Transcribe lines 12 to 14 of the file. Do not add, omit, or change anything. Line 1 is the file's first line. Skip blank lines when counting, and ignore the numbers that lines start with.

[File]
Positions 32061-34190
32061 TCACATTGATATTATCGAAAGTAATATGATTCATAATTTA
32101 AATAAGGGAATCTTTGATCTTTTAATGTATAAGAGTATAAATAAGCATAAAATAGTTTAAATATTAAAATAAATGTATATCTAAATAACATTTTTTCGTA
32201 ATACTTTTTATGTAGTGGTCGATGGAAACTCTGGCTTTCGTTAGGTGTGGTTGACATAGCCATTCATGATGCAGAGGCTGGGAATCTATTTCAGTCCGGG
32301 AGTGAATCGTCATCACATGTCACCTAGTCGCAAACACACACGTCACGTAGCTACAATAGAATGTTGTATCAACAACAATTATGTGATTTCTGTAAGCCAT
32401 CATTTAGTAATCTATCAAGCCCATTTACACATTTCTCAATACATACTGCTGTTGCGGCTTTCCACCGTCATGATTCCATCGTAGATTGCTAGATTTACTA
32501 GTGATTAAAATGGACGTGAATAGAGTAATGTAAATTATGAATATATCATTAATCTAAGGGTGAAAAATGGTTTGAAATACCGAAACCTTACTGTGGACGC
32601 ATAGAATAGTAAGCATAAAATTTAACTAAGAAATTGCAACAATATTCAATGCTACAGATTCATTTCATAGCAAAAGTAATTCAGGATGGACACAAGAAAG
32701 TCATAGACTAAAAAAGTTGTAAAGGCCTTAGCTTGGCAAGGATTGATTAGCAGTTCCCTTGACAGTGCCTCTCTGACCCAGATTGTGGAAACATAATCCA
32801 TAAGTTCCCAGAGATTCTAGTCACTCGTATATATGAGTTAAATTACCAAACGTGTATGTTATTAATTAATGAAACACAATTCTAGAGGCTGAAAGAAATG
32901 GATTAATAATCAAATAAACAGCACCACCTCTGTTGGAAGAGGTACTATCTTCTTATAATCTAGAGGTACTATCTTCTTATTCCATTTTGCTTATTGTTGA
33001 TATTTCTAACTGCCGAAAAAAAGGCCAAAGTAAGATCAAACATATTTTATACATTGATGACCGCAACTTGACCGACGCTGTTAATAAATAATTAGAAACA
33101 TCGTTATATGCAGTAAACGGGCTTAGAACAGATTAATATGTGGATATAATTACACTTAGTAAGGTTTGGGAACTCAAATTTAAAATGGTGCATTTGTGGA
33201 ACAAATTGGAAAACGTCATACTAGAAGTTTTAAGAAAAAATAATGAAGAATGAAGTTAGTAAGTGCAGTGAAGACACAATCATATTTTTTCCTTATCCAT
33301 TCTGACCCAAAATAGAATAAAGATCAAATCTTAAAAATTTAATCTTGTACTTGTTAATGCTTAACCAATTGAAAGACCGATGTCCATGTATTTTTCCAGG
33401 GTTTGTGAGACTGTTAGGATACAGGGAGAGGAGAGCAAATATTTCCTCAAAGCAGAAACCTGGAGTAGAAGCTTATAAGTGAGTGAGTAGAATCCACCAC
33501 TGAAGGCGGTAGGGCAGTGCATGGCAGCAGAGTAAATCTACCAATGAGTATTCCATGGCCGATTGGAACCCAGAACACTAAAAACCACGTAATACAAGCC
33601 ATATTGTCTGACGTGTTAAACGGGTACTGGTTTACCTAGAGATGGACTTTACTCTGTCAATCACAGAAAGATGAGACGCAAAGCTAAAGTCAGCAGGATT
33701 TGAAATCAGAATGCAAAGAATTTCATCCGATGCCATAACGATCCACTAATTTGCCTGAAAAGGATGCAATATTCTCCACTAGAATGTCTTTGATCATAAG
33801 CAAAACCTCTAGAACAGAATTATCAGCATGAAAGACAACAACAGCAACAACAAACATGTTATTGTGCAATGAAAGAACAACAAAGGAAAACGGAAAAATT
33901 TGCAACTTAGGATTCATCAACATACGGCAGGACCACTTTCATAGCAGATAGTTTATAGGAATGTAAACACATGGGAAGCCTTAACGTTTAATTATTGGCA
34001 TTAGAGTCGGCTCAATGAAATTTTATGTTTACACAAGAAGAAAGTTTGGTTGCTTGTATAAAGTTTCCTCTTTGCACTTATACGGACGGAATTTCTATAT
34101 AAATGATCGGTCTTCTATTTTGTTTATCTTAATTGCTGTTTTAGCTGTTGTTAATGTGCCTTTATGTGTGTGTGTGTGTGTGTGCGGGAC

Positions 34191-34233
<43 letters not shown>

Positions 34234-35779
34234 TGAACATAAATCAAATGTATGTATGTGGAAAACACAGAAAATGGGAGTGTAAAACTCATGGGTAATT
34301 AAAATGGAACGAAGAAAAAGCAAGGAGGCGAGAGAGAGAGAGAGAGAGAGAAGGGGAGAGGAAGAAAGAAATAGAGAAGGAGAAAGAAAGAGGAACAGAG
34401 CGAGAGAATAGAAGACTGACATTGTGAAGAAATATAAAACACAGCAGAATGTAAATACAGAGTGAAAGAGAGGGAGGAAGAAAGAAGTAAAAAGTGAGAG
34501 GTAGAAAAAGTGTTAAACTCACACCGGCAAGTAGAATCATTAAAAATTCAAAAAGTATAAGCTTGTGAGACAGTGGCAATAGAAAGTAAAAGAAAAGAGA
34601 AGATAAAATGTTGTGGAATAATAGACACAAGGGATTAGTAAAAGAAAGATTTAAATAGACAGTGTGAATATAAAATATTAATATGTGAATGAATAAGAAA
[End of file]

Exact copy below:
33001 TATTTCTAACTGCCGAAAAAAAGGCCAAAGTAAGATCAAACATATTTTATACATTGATGACCGCAACTTGACCGACGCTGTTAATAAATAATTAGAAACA
33101 TCGTTATATGCAGTAAACGGGCTTAGAACAGATTAATATGTGGATATAATTACACTTAGTAAGGTTTGGGAACTCAAATTTAAAATGGTGCATTTGTGGA
33201 ACAAATTGGAAAACGTCATACTAGAAGTTTTAAGAAAAAATAATGAAGAATGAAGTTAGTAAGTGCAGTGAAGACACAATCATATTTTTTCCTTATCCAT